Tuesday, April 15, 2014

Lunar Fairy Tale

It's a shame about the blood moon.

You look forward to something all week and then a little thing like a cloudy sky eliminates any chance of seeing the lunar eclipse and you have to adjust.

Make new plans and move on with your life.

So even though I'm not a steakhouse kind of a gal, when a friend invites me to dinner at Morton's the Steakhouse, I'm happy to go.

We ignore the cookie cutter looking dining room and sit at a bar table fronting Virginia Street so I don't have to see the TV.

When I ask for a glass of the Jean Luc Colombo Rose, the loud-voiced bartender tells me he can't serve it to me if I like Roses. Oddly enough, he will serve me a glass of white Zinfandel. I order a split of Prosecco instead.

The music is cheesy beyond belief, easy listening versions of songs like "Come Together" with its urgency stripped out of it, "The Girl from Ipanema" sounding like a deodorant commercial and Hall & Oates' "I Can't Go for That," minus its buoyancy.

Is this really what corporate types want to hear while they eat a $65 steak?

A woman arrives and takes a table near us, no big deal except that the bartender begins chatting her up (here on business, staying at the Omni, lives in Montreal) and her voice sounds like she was huffing helium before walking in. It's Betty Boop in the flesh.

It's a high-pitched squeaky thing that is almost as loud as the bartender's. There are moments when the two of them are talking across the room and I can't hear a word my friend is saying, despite the fact that he's a foot away.

I'm dying to turn around and ask her what business she's in with that distinctive voice, but my friend tells me not to and we move on to dinner.

He's invited me because he wants me to share a rib eye with him, mercifully the 16 ounce and not the behemoth 22 ounce. I insist on greenery to mitigate the inevitable artery clogging so we begin with chopped salads and have grilled asparagus with balsamic with the hunk o' meat.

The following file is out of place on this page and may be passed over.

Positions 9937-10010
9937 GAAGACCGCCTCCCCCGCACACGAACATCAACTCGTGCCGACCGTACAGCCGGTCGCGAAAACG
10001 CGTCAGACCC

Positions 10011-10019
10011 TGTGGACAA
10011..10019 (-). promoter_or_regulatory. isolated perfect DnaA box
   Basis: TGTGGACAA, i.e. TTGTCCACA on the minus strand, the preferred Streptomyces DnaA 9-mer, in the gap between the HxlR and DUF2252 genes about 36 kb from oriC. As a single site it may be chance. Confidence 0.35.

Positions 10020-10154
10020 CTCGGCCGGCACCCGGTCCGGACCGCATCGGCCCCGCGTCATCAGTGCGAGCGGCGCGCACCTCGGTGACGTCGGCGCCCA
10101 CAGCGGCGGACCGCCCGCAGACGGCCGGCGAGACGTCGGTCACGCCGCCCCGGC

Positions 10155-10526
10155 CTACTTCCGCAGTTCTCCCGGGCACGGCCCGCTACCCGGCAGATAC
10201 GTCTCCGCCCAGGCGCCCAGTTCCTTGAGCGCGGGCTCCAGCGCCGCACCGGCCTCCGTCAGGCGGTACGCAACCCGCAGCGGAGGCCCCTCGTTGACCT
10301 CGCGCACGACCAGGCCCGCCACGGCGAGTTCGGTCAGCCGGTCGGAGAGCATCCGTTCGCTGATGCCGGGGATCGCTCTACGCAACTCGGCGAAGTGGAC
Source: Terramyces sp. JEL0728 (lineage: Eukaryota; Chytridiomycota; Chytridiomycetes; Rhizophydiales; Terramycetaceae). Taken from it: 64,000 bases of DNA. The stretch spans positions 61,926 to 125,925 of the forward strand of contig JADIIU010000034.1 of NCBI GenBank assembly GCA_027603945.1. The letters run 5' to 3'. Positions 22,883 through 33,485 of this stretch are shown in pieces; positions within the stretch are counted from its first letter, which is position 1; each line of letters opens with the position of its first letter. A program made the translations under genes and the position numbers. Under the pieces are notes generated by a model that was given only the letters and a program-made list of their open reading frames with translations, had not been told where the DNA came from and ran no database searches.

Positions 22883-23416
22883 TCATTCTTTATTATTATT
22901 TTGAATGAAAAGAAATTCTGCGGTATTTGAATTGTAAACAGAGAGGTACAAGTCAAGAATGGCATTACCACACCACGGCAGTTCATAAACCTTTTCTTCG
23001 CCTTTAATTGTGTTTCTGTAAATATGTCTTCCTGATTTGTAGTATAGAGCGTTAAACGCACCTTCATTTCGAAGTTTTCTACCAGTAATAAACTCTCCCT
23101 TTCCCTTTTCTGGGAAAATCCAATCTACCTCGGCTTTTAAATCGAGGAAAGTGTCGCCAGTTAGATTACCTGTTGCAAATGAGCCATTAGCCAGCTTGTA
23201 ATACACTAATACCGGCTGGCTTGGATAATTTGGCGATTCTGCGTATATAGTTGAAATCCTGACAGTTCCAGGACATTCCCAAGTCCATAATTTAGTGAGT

The rib eye turns out to be a disappointment, full of fat and gristle and hardly befitting its price tag. My friend is clearly disappointed.

Although our server suggests key lime pie or carrot cake for dessert, he allows us to order chocolate layer cake instead, leading me to believe he doesn't feel as strongly about the cake as he did the Rose.

One bite in and my friend says, "Out of a box," and I have to admit there's nothing to recommend it except that it's got real whipped cream next to it and it is chocolate, albeit pretty average chocolate.

Fortunately, we have spent the time not just eating, but talking and catching up, so my trip to a steakhouse has not been a complete waste, even if it has confirmed what I already knew.

That said, years ago I enjoyed many excellent meals at The Palm in D.C. so I will at least allow that not all steakhouses are created equal. In fact, my friend assures me I would be wild about Butcher and Singer in Philly.


He was ready to go home after dinner, but I moved on to Balliceaux to see NYC's Jessy Carolina and the Hot Mess.

I got delayed when I ran into an acquaintance at the front bar who'd been wondering why his texts to me had come back to him. I reminded him that I am cell phone-less and thus un-textable.

Seems he'd recently smoked a rotisserie chicken after injecting it with bacon fat and had wanted to invite me over to enjoy it with other like-minded bacon fat lovers.

He put my number back in his phone and promised to call, not text, next time. By the time I got home tonight, he'd already left me a message to prove he had my number and would use it in the future.